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USB Wireless Adapter problem

Tags:
  • Connectivity
  • Desktops
  • USB
  • Devices
  • Wireless Adapter
  • Wireless Networking
Last response: in Wireless Networking
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August 15, 2012 11:57:10 PM

I have an ASUS USB wireless adapter and it is having massive lag spikes on my desktop computer.

http://www.amazon.com/gp/product/B002UVNW5W/ref=oh_deta...

The download speed on this desktop is ranging anywhere from 1 Mbps to 13 Mbps. This desktop runs on a core 2 duo and only has USB 1.0 ports. The device is USB 2.0 device, so I am not sure if this is a problem and/or part of the reason for these spikes, but I am thinking maybe it is only half the problem.

Now in attempt to isolate the problem , I run the ASUS Device on my laptop in the same area. On the first two speedtests, I get 11 Mbps, then for every test after, I get a consistent 24 Mbps. My laptop uses USB 3.0 slots, so I am sure this makes a difference, just not sure how much.

How can I pinpoint the problem? Is the problem the USB ports or the actual device itself? The device gets pretty hot so maybe I have an overheating problem. Or maybe perhaps it is the desktop computer that is the problem.

One thing I can eliminate is that the problem does not lie in the internet connection. The internet runs perfectly fine and I do not have any internet hijackers as I monitor my connection and router traffic.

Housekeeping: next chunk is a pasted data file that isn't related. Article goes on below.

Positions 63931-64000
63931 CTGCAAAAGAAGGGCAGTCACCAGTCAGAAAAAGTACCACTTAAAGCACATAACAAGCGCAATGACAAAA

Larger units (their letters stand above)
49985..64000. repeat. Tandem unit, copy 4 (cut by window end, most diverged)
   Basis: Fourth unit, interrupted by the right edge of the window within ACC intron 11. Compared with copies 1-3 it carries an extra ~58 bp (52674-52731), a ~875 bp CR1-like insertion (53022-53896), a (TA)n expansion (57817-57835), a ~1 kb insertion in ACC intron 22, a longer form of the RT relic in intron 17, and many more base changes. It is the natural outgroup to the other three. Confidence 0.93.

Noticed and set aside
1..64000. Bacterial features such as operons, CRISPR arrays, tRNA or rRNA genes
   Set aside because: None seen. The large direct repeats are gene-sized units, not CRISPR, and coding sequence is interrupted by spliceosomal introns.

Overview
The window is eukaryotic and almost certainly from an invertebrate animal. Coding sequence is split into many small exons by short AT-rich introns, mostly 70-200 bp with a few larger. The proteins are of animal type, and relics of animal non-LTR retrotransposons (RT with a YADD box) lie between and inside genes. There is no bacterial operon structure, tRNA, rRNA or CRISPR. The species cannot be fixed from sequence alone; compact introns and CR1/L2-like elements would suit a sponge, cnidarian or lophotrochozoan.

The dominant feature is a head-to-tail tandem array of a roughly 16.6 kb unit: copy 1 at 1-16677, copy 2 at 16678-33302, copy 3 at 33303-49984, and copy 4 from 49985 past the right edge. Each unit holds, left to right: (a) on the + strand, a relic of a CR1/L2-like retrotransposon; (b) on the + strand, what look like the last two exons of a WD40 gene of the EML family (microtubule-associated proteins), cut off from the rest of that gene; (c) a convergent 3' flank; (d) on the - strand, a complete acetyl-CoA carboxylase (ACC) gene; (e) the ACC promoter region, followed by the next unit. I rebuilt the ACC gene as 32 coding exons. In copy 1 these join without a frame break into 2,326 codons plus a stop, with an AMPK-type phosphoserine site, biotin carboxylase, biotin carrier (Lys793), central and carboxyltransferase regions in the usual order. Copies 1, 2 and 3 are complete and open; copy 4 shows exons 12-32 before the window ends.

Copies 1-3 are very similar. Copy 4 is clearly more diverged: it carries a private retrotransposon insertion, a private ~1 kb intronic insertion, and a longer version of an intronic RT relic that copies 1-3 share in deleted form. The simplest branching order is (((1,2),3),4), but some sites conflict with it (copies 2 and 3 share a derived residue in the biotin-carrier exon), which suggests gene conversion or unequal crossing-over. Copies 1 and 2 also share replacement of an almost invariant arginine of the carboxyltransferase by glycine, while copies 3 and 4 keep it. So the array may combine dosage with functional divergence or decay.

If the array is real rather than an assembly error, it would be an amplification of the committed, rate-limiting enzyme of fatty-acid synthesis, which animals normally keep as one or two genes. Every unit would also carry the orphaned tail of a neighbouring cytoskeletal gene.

More about : usb wireless adapter problem

August 16, 2012 12:16:19 AM

Something doesn’t sound quite right there. USB 1.0 delivers only 11Mbps (and that’s assuming it’s the only USB device, it’s a shared bus). Even if we assume some error in the results, it’s never 100% efficient. In most cases you’d get something less than 11Mbps.

USB wireless adapters are notorious for overheating problems, at least those w/ particularly small footprints. And heat is the enemy of wireless. Sometimes the USB form factor is just not suited to a particular technology (despite the convenience), and imo this is one of them. I avoid them as much as possible.

That’s not a guarantee it’s the problem, but it certainly puts it in the realm of the possibility. If overheating is the issue, they will tend to work fine initially, and then deteriorate as network activity increases. Then in frustration, the user backs off for a while, it cools off, and seems to come back to life again until activity once again increases.
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